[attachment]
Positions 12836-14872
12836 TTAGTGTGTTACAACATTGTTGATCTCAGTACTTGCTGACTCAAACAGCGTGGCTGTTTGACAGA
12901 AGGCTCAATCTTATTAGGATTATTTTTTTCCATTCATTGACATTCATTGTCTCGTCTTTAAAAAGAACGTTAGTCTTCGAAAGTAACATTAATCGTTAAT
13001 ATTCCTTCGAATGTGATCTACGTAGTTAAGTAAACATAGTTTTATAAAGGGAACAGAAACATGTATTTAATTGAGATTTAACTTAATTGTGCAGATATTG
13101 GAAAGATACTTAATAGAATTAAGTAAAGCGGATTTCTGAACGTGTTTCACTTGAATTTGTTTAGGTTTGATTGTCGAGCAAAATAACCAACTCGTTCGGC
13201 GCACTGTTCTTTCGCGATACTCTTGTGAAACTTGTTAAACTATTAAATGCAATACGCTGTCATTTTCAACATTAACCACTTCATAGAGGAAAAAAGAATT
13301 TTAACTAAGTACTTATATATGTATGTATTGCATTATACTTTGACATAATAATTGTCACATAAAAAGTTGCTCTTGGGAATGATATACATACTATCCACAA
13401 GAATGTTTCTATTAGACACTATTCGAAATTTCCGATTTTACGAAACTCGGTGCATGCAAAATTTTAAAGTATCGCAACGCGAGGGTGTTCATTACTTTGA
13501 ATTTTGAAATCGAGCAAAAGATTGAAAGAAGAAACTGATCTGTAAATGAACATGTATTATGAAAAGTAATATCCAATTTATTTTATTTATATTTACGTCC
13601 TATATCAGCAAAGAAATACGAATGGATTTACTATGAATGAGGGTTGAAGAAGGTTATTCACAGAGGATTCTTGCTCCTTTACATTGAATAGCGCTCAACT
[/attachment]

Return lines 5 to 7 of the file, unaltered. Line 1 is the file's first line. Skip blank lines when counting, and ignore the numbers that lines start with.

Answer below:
13101 GAAAGATACTTAATAGAATTAAGTAAAGCGGATTTCTGAACGTGTTTCACTTGAATTTGTTTAGGTTTGATTGTCGAGCAAAATAACCAACTCGTTCGGC
13201 GCACTGTTCTTTCGCGATACTCTTGTGAAACTTGTTAAACTATTAAATGCAATACGCTGTCATTTTCAACATTAACCACTTCATAGAGGAAAAAAGAATT
13301 TTAACTAAGTACTTATATATGTATGTATTGCATTATACTTTGACATAATAATTGTCACATAAAAAGTTGCTCTTGGGAATGATATACATACTATCCACAA